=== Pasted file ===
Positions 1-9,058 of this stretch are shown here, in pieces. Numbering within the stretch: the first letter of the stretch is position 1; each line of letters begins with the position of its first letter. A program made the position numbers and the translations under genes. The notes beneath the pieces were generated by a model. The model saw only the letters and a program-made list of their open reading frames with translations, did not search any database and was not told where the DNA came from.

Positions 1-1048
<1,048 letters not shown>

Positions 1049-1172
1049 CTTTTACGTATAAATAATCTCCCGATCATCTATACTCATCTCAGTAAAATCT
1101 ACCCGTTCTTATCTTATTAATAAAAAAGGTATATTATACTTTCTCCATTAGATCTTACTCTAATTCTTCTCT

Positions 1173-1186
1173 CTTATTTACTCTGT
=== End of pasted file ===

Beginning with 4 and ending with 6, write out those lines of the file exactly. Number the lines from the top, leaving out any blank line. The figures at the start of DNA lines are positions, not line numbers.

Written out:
Positions 1049-1172
1049 CTTTTACGTATAAATAATCTCCCGATCATCTATACTCATCTCAGTAAAATCT
1101 ACCCGTTCTTATCTTATTAATAAAAAAGGTATATTATACTTTCTCCATTAGATCTTACTCTAATTCTTCTCT